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This question is more of a general question about how to model simple one-to-many relations using collections: should a change in a list item be reflected in the version of the aggregate containing it?

The domain is about meeting scheduling (like in Outlook). I have a Meeting entity, which can have multiple Participants. A participant can accept/decline meeting requests. Rescheduling a meeting nullifies all of the participants confirmations.

I thought of two ways to model this.

Option 1 The Meeting aggregate will contain a list of Participants where each Participant has a ParticipantId and a Status (accepted/denied). The problem here is that every Accept or Deny command, for a specific participant, increments the Meeting's version, which means two participants will enter a race condition if trying to Accept the meeting request based on the same original version. Although this could be solved by re-reading the Meeting's document and retrying the Accept command, it's quite annoying considering how often this could happen. Another approach is to ignore the meeting's version when executing the Accept command, but this introduces a new problem: what happens if, after sending the meeting requests, the meeting has been rescheduled? In this case we can't afford to ignore the Meeting's version, because this time the version DOES represent a real version that should be considered. BTW, is it at all a good practice to ignore the version in some of the commands and not in others?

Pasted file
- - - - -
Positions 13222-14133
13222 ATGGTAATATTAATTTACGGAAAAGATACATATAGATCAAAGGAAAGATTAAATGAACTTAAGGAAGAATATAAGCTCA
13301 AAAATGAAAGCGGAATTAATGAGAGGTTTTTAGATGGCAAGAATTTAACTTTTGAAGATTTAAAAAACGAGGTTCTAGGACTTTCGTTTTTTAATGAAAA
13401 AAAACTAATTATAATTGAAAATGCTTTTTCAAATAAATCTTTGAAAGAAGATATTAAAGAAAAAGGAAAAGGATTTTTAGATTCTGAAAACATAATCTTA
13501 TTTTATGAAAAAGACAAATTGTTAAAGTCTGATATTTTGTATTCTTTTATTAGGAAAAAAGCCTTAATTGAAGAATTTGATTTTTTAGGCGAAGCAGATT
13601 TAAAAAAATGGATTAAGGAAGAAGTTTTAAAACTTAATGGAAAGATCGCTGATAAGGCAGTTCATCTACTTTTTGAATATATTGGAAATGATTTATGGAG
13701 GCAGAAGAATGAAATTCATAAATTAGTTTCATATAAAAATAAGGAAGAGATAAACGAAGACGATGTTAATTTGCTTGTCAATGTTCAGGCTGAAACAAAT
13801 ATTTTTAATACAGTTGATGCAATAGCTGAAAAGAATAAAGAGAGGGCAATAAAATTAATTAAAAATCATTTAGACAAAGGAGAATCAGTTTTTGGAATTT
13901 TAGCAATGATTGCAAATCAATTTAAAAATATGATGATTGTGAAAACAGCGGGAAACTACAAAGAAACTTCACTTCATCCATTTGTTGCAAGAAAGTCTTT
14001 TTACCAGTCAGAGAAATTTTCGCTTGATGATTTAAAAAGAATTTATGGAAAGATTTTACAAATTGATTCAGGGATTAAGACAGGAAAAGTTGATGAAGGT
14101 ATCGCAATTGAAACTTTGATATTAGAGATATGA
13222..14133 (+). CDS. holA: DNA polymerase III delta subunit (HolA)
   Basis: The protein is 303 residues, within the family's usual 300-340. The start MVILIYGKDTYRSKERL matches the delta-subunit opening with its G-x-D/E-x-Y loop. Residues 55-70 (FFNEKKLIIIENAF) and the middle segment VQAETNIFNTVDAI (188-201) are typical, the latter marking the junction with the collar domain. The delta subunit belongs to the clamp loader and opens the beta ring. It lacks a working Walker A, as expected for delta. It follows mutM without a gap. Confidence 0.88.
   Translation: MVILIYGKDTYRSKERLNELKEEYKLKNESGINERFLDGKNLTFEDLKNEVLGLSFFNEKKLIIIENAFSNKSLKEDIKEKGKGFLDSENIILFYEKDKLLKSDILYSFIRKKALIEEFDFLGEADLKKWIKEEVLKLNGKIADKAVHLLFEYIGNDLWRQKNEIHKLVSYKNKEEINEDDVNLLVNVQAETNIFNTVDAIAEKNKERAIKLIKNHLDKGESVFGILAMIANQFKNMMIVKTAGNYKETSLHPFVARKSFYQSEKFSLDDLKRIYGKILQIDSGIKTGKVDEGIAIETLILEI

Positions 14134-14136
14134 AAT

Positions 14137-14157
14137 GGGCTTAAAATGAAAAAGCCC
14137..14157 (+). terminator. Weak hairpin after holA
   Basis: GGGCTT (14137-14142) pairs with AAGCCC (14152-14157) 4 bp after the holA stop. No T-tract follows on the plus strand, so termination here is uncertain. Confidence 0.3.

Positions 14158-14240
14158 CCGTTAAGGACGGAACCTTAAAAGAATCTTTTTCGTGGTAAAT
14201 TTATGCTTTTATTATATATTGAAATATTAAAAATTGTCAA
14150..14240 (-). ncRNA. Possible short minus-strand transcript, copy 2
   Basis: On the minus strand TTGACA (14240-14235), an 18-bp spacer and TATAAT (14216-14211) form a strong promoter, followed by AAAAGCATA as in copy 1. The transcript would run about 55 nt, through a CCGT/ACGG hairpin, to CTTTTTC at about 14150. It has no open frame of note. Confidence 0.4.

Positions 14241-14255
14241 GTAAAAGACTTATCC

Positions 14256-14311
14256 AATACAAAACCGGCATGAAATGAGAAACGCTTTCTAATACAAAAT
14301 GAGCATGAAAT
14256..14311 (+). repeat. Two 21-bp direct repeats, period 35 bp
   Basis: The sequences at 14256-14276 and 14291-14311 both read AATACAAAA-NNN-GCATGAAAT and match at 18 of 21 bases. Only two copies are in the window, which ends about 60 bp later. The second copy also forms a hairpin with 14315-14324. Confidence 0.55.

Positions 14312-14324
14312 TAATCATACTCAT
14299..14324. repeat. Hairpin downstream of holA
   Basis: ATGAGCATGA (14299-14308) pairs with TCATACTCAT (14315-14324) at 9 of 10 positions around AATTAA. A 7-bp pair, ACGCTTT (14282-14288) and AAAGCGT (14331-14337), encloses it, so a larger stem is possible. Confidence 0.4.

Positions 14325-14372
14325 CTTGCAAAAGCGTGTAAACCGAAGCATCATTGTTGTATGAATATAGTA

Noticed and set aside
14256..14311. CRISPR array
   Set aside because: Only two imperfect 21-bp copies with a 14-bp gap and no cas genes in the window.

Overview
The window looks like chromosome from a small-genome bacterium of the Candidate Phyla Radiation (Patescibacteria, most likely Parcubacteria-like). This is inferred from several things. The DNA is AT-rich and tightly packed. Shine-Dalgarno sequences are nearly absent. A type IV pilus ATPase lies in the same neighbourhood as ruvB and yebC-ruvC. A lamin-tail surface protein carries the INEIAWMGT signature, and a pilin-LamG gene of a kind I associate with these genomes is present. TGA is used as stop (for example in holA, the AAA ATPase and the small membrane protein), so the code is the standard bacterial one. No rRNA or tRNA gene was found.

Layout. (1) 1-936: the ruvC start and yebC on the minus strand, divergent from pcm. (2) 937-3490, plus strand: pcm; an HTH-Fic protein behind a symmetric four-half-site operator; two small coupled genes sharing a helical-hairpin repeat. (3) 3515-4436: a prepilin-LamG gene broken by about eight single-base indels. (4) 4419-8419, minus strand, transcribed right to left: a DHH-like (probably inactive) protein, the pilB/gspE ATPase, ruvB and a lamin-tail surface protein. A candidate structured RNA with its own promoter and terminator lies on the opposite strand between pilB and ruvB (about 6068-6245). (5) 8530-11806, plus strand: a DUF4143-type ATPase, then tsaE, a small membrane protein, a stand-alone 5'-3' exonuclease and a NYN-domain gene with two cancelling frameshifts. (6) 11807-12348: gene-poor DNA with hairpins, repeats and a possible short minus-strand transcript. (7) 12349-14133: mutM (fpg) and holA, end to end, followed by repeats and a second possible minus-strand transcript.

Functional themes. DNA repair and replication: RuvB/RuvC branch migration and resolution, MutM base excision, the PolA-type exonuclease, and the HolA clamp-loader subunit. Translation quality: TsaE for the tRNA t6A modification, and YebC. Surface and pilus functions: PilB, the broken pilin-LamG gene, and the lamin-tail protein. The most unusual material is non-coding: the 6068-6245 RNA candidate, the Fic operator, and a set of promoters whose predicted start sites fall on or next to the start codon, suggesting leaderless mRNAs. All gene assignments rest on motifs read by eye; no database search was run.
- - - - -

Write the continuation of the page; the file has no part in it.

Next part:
Option 2 Extract a Participation aggregate out of Meeting. Participation will have MeetingId, ParticipantId, and Status. It will also have its own version. This way, when participant X Accepts the meeting request, only the relevant Participation will be modified, and the rest will be left intact. And, when rescheduling the meeting, a "Meeting Rescheduled" event will be published and an event handler will respond to it by resetting all of the Participations' statuses to "NotAccepted" regardless of their current version. On the one hand this sounds logical in the sense that a meeting's version shouldn't be incremented just because someone accepted/denied its request. On the other hand, modeling Participation as a standalone aggregate doesn't sound quite right to me, because it is has no meaning outside of the context of the meeting.